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I’m filming a SpikeTV comedy special Thursday, March 5th in Columbus, Ohio

“Fuck yeah!”
Those were my exact words when I found out I was going to be filming Spike TV’s first ever comedy hour March 5th at the Southern Theater in Columbus, Ohio.
The planning of it is a little bit last minute, but the location and time of it feel perfect.
When we talked about doing the special I had to figure out where the best place to film it would be. I did my first CD in Houston, my first DVD in Austin, my second DVD in Phoenix, and my second CD in San Francisco.
I’ve been going to Columbus to do stand up for at least a decade now, and I’ve always had a great time. We have a huge UFC event there in March during the Arnold Classic, a gigantic fitness/martial arts/bodybuilding freak show that fills the city for a week with weirdos and psychos. It’s a perfect time and place for me to do my stand up special. On top of that, they’re going to show this special after 10pm so I’m going to be able to take the shackles off and run wild.
The place where I’m going to perform at is called “The Southern Theater.” It’s a bad ass old theater that was built way back in 1896. It’s gorgeous, and it’s got a fuck load of history and the energy of countless performances embedded into it’s walls. W.C. Fields and May West performed there back in the day.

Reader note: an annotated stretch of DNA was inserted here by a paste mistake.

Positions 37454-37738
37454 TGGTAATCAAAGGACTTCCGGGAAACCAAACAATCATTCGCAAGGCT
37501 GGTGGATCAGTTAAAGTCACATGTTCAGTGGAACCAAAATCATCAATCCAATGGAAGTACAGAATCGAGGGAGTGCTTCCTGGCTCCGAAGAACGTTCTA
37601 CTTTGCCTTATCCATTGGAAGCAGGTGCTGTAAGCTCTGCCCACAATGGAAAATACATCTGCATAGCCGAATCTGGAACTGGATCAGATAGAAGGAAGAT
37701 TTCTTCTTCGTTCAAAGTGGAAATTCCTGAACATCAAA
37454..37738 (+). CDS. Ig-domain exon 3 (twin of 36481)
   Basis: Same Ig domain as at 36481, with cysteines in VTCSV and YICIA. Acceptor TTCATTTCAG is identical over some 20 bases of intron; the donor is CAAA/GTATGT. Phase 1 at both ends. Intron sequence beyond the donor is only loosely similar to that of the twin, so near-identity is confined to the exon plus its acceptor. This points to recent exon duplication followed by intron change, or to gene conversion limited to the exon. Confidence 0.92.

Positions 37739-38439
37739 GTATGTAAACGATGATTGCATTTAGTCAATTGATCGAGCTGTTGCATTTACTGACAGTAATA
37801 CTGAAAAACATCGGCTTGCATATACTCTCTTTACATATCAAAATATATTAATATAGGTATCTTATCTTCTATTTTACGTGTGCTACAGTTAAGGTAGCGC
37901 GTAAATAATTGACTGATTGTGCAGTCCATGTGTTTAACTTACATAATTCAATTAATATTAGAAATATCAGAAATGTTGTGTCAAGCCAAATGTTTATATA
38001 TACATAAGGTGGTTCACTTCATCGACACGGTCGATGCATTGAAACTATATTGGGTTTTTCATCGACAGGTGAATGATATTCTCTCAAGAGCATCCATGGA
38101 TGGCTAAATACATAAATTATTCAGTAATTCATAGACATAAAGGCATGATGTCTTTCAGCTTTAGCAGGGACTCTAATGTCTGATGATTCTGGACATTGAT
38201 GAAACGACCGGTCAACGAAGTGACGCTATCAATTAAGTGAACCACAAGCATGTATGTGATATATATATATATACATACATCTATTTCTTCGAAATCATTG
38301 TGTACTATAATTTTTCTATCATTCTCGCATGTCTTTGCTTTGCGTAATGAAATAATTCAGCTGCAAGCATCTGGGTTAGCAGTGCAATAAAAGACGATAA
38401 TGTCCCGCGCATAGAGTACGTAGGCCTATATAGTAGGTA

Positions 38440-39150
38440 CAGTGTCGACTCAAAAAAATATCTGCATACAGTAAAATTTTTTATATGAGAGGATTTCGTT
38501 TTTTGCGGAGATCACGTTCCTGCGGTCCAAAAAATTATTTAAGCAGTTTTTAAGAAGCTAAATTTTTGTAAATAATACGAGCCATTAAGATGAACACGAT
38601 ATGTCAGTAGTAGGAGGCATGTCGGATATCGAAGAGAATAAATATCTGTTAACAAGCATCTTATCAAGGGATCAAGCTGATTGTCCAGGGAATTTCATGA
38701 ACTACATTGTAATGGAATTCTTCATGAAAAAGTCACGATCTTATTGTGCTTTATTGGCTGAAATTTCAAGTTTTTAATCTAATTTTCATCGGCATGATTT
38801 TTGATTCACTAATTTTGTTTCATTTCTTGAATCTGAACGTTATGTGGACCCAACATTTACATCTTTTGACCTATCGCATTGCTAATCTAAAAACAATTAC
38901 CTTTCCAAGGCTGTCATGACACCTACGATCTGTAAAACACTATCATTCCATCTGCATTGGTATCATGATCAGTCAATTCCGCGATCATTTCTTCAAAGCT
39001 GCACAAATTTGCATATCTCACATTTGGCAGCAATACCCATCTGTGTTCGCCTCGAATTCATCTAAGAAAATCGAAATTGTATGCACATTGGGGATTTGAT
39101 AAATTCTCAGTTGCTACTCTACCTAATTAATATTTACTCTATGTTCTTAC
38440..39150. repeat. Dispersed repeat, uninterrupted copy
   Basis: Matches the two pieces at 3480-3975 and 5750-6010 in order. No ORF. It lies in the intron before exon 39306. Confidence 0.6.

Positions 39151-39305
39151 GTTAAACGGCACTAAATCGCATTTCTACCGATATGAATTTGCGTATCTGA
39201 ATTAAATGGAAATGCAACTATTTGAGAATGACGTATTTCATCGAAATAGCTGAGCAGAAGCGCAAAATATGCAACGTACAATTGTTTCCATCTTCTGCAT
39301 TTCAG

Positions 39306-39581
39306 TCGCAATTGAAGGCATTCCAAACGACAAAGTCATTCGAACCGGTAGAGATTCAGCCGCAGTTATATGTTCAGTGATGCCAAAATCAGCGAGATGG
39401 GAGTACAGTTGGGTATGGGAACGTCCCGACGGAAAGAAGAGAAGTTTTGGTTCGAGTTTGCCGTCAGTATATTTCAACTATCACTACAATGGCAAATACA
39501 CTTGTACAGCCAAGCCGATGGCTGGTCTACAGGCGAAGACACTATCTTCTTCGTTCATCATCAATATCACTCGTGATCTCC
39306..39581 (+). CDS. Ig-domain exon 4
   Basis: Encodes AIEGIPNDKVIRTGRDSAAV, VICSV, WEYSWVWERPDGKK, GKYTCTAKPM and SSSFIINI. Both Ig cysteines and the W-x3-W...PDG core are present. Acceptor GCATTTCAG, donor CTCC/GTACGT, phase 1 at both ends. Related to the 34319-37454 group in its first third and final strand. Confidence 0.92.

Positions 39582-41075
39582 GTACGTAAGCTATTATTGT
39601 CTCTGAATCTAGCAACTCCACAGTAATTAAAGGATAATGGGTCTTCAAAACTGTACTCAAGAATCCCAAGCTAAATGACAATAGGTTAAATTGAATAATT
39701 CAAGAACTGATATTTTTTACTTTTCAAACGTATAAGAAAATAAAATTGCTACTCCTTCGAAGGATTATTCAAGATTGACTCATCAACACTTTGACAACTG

I’ve only got 23 days from now until film day, so I’ve decided to put up a daily blog until then. I started writing the blog on February 5th, but since it wasn’t finalized yet I decided not to publish them until today.
I’ll throw the first 3 days up today, and then catch up to the rest tomorrow and the next day. From then on out I’ll have a daily blog, and even some video blogs up as I get ready for the show.
As soon as tickets are available for the Spike special I’ll have the info posted here as well.

Day one, February 5, 2009 – 1:15am.

Today was the day I got confirmation that I’m going to be doing a comedy special for Spike TV. This will be the first comedy special Spike has ever done, and it will air in reruns on both Spike TV and comedy central. It’s been about 2 years since my last stand up release, my Comedy Central CD, “Shiny Happy Jihad.”
Since then I’ve been doing a ton of writing and lots of road gigs, so I’m primed and ready for a new special.

We’ve decided that a good time to shoot this thing would be on the same weekend we’re going to have a UFC in Columbus, Ohio which as of the time I’m writing this is about a month away.